Tom Heaton became Burnley's first England international on Friday and deservedly so. He's a great goalkeeper.
I spoke to him yesterday and asked him which goalkeepers have impressed him in the Championship this season. "Keiren Westwood," he said, as well as two others.
That's why Westwood is in my squad. He has been excellent all season, had another great game for Sheffield Wednesday on Saturday in the play-off final, even though they lost.
Crucially, he has played much more football this season than David Forde, his rival for a place on the plane.
However, as I've already mentioned, if Westwood is lucky enough to travel, he has to accept that, if O'Neill stays loyal to Darren Randolph, his job becomes supportive.
In the past, Westwood withdrew from a number of Ireland squads.
If he really wants to be there - to be a part of the bigger picture - then it is clear to me that he should be selected. However, if the manager has any doubts about this issue, he should go with Forde.
In defence, I've left out Cyrus Christie, who is a fine player, but who, realistically, is not going to get in ahead of Coleman.
Given that Shane Duffy, John O'Shea and David Meyler can double up as emergency right-backs, bringing two specialist right-backs is a luxury, whereas the inclusion of Ward and Brady comes with the condition that the latter may be relocated to left wing for some matches.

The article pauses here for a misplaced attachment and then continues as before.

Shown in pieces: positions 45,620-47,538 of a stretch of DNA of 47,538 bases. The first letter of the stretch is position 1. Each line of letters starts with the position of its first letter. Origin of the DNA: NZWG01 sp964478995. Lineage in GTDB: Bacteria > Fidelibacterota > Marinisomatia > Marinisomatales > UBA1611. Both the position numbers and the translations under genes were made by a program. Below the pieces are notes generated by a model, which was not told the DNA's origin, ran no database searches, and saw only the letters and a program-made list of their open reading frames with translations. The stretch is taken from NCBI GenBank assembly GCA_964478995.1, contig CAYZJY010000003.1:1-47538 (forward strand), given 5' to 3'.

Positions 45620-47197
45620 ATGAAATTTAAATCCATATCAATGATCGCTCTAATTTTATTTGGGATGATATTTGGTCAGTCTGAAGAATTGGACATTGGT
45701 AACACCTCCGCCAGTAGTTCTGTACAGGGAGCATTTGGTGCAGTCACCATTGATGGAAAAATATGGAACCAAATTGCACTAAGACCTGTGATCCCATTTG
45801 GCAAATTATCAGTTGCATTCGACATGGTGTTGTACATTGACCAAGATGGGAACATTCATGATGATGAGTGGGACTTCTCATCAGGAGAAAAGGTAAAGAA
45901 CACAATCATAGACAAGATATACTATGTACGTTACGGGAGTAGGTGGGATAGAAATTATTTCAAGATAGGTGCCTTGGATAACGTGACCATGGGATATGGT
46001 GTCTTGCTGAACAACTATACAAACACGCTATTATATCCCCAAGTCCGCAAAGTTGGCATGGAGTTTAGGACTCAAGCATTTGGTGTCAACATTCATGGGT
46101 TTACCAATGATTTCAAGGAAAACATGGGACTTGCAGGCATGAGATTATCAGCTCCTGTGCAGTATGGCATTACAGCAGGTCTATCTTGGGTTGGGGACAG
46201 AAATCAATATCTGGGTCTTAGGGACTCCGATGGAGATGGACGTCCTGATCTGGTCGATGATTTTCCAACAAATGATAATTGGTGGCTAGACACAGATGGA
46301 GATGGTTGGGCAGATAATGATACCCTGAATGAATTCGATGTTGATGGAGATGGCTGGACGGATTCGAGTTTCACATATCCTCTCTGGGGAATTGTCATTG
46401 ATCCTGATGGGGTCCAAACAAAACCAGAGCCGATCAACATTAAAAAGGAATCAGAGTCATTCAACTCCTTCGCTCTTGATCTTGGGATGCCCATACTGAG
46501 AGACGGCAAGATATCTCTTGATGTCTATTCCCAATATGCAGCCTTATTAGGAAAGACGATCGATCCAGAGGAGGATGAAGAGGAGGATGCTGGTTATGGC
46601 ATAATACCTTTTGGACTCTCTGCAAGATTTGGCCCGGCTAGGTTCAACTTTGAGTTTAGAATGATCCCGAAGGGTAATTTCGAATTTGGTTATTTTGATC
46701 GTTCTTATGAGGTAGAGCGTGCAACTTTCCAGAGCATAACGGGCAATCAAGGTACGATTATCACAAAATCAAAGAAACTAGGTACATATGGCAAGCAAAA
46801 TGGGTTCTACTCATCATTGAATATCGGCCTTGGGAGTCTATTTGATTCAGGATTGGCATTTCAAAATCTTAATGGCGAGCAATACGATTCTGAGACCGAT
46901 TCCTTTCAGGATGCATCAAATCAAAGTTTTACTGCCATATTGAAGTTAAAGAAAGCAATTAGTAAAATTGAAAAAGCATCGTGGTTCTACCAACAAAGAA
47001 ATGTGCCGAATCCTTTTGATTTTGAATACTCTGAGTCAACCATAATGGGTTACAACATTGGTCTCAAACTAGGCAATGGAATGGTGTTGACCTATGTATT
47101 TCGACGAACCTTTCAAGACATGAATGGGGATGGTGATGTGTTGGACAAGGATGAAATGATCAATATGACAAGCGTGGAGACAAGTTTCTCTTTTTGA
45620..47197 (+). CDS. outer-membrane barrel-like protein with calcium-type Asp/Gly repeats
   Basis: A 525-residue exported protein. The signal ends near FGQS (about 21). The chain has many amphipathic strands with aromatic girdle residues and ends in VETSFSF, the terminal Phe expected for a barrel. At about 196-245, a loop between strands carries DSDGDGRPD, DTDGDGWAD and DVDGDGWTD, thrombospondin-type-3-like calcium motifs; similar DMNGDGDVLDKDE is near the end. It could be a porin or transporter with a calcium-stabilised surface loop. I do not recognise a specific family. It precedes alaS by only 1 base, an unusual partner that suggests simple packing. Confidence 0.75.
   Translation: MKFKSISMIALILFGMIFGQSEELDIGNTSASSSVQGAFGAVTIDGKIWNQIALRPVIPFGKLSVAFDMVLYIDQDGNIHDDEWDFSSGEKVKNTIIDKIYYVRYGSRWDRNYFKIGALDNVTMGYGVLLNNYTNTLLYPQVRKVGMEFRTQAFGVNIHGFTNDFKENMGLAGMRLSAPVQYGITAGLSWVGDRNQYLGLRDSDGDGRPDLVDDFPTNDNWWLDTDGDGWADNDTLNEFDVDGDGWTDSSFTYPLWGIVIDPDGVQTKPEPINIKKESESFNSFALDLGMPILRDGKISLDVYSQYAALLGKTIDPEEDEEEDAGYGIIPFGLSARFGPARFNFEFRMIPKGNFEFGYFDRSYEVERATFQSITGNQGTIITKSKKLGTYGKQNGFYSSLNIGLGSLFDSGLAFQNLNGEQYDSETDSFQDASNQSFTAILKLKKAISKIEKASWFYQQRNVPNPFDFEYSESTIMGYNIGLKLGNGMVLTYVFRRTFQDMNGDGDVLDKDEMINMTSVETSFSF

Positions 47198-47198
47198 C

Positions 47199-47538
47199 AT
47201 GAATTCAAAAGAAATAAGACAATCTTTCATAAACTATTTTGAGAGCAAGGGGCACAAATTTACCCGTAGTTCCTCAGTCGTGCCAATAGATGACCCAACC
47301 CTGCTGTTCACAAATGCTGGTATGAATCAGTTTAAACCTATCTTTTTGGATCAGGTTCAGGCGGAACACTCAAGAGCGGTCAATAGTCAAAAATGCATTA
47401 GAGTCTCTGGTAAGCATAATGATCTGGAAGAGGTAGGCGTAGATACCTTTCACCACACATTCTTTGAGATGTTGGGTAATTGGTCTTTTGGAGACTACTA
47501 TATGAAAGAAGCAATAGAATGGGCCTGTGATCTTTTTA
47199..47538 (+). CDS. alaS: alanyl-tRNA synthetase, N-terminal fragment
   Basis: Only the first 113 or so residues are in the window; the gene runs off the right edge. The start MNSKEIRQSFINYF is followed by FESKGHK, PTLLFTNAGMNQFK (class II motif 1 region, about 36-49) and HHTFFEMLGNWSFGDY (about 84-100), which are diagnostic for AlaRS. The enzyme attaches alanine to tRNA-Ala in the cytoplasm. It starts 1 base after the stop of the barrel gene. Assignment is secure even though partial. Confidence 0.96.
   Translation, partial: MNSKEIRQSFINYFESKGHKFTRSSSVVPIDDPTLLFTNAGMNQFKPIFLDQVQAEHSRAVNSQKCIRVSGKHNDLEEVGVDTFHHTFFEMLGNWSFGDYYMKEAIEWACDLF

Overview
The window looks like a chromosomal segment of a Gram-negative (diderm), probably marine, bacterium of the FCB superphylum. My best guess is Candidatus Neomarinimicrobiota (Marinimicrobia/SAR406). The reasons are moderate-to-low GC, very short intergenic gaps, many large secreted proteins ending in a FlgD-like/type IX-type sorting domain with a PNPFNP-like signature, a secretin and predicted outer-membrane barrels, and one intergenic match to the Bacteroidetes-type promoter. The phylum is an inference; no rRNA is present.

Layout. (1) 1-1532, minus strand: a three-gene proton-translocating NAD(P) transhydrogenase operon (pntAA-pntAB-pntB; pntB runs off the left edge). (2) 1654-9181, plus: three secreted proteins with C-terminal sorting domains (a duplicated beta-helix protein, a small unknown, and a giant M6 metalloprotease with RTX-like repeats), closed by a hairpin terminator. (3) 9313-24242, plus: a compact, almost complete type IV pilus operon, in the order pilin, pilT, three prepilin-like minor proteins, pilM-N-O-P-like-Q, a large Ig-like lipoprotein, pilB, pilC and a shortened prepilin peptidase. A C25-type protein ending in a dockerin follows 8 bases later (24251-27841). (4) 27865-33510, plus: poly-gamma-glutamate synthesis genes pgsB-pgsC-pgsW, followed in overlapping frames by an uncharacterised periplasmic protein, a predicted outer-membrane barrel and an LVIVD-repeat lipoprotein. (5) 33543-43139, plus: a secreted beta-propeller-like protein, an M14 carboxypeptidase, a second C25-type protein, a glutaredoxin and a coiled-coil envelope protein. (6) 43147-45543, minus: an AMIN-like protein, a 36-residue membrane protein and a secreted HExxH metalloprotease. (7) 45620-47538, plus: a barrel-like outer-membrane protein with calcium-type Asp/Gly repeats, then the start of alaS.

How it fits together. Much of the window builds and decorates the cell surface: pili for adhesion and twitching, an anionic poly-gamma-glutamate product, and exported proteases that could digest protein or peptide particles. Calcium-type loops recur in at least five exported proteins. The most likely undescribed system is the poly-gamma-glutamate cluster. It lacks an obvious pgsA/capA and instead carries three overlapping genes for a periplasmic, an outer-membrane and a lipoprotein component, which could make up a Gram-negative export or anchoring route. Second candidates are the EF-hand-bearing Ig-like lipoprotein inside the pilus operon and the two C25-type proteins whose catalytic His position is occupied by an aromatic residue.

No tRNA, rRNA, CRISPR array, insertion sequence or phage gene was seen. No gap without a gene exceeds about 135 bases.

Similarly, in midfield, versatility counts. Meyler can do a job in a number of positions - on the right side of a diamond formation, in the middle; when I think back to my own career, my versatility was a big factor in getting me key transfers and keeping me involved at the top level for as long as I did.
Plus, that point I made - about having bubbly lads in the dressing-room - is reinforced by Meyler and also Stephen Quinn, who I have selected ahead of Harry Arter.
Having coached Quinn at Reading this year, I have seen his attitude in and around the group.
When he is dropped, he is ultra-positive, slapping fellas on the back before they go out to play, vocally encouraging those around him. When he is half-fit, he makes himself available.
He is the epitome of what a manager wants: the perfect pro.
Darron Gibson misses out - which is a tough call given how talented he is. But he has rarely played this season. If he had have featured more, I'd have had him in the team, never mind the squad.
Jeff Hendrick, Wes Hoolahan, Glenn Whelan, Aiden McGeady, James McClean also get the nod. And that brings us to James McCarthy who has a calf injury and may not be 100pc.
He travels. End of story.
For me the only debate in the forwards surrounds Kevin Doyle or David McGoldrick.
Whoever is picked is unlikely to see much game-time - so it comes down, again, to what that player can offer the group. McGoldrick is a decent lad - no question about that - but Doyle has captained Ireland in the past and his experience and positivity cannot be underestimated.
Nor, if this squad is picked, should Ireland be at the Euros.
My squad for Euros
Goalkeepers: Darren Randolph, Shay Given, Keiren Westwood
Defenders: John O'Shea, Shane Duffy, Seamus Coleman, Ciaran Clark, Richard Keogh, Robbie Brady, Stephen Ward
Midfielders: Glenn Whelan, James McClean, Jeff Hendrick, David Meyler, Stephen Quinn, Wes Hoolahan, James McCarthy, Aiden McGeady
Strikers: Robbie Keane, Jon Walters, Daryl Murphy, Shane Long, Kevin Doyle